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The products of BASF, as well as its production system characterized by the Verbund and responsible procurement, are key to linking environmental and social responsibility with economic success.

The Verbund is one of BASF’s key strengths. The company implemented Verbund structures at its Oppau site near Ludwigshafen, where ammonia synthesis commenced operations in 1913. Here, the pipework that is now so typical characterized the outer appearance of the site from the beginning; the facility today belongs to the northern part of the Ludwigshafen site. At its main site, BASF systematically expanded the Verbund concept in the 1960s, and is still optimizing it today. On top of this, BASF also exported its successful concept for the first time during this period – to Antwerp. Today, BASF operates six Verbund sites worldwide – in Ludwigshafen, Antwerp (Belgium), Nanjing (China), Kuantan (Malaysia), Freeport (Texas) and Geismar (Louisiana).

In terms of sustainability, the advantage of this is that the Verbund creates efficient value chains. Furthermore, the secondary products of a plant can be used as feedstock elsewhere, allowing chemical processes to be run in a resource-efficient way with a low energy input and a high product yield.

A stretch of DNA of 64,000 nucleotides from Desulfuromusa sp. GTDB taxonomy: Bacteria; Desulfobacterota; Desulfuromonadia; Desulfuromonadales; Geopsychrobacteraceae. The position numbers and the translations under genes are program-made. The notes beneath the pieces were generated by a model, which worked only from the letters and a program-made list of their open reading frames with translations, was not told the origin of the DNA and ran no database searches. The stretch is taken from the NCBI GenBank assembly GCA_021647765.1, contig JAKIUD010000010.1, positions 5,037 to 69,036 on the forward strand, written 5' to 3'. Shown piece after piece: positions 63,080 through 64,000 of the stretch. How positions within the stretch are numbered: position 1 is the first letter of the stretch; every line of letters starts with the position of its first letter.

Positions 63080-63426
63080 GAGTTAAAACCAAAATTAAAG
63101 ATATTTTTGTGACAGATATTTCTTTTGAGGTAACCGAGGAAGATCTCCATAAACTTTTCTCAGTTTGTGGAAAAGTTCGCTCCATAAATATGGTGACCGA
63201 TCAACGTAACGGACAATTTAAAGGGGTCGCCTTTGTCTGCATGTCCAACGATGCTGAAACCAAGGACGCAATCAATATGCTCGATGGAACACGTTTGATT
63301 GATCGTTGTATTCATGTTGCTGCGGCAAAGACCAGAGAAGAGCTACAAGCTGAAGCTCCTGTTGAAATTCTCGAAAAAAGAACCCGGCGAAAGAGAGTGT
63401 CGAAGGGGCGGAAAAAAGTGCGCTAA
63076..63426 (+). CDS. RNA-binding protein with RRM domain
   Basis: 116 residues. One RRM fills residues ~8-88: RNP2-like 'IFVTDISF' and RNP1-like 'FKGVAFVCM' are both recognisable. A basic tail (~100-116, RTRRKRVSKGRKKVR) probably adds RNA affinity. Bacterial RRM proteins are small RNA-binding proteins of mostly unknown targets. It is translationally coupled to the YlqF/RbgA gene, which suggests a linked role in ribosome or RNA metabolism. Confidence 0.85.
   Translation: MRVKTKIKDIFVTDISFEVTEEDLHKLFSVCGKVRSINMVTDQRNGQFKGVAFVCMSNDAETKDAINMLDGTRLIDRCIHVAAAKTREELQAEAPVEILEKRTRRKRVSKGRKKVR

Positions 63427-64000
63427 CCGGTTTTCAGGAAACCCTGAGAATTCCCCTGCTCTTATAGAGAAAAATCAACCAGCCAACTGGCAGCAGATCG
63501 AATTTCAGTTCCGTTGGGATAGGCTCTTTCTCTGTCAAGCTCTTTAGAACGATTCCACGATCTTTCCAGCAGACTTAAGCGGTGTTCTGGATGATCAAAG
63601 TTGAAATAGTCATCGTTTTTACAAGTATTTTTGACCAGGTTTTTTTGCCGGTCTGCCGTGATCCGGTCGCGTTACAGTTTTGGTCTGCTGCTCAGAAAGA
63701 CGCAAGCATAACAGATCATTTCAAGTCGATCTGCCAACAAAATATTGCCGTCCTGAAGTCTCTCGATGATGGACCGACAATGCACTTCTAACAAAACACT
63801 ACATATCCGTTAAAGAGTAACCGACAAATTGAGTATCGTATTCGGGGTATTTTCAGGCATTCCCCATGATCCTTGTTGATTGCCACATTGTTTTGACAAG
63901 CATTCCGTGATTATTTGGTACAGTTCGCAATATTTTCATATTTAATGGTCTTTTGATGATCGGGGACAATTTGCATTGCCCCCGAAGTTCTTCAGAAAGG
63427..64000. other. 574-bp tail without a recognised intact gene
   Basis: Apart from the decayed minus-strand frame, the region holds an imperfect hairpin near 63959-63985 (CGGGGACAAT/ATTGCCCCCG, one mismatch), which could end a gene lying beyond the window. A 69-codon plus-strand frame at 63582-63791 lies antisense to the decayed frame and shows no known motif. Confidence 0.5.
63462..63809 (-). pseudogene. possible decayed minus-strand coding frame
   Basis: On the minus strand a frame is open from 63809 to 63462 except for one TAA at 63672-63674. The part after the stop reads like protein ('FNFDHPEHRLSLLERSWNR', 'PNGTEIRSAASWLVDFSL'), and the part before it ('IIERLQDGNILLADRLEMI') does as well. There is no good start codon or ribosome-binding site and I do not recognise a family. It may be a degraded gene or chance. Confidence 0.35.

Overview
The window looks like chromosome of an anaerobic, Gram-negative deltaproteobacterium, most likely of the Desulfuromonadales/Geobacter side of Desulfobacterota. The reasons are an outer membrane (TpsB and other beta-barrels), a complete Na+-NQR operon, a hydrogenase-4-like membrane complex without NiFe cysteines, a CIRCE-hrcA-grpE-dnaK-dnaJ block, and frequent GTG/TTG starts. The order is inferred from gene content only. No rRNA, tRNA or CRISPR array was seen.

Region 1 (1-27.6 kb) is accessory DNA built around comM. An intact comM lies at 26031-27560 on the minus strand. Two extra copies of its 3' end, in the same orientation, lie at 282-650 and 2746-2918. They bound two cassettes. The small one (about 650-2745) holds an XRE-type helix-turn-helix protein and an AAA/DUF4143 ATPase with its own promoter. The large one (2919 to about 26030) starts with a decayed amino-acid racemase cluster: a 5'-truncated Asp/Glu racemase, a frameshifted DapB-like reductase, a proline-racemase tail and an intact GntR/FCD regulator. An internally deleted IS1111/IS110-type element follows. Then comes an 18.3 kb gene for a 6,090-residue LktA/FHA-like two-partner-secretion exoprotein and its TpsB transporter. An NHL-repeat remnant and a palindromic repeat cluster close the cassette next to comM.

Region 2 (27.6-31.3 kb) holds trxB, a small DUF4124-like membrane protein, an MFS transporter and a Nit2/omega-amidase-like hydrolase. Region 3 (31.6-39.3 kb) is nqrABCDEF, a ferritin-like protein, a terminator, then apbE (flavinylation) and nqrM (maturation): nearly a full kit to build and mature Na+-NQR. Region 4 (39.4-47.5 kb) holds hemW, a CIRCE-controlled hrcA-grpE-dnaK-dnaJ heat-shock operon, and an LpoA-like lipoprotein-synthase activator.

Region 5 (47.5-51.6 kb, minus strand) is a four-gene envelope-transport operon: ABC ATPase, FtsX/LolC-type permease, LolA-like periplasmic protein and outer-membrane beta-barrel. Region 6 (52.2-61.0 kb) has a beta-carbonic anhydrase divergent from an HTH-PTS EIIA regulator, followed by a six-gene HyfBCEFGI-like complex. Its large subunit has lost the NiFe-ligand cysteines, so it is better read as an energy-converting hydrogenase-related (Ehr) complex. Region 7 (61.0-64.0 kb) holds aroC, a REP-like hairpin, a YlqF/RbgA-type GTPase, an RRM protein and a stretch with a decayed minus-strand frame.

Sustainability starts with procurement. For BASF, responsible actions are important throughout the entire supply chain. Therefore, the company also increasingly included the assessment of suppliers in its sustainability management. This started with the worldwide environmental and safety assessments of suppliers that BASF conducted from 1998. In 2000, BASF included social aspects – i.e. the adherence to minimum social standards in the supply chain – in its catalog of requirements and enshrined them in its international terms and conditions for purchasing. In addition to this, BASF has committed its suppliers to a code of conduct since 2007.

With the “We create chemistry” strategy of 2011, BASF increasingly focused on sustainability along the entire value chain and, in doing so, also brought purchasing to the fore. In this connection, the company fundamentally revised its concept of sustainability in purchasing, added relevant aspects (e.g. anti-discrimination and anti-corruption requirements) and summarized them as environmental, social and corporate governance (ESG) standards using a holistic approach. Since then, these standards have acted as a guideline for the selection and assessment of suppliers and are reflected in the code of conduct for suppliers, which was last revised in 2018. 

In order to verify compliance with its standards, BASF conducts assessments and audits of its suppliers. Since 2011 these have been performed as part of the Together for Sustainability (TfS) initiative co-founded by BASF. In 2018 alone, 100 locations of BASF raw materials suppliers were audited with respect to sustainability standards. Some 546 suppliers were assessed by an external service provider. By doing so, BASF realizes sustainability-oriented management in its supply chain.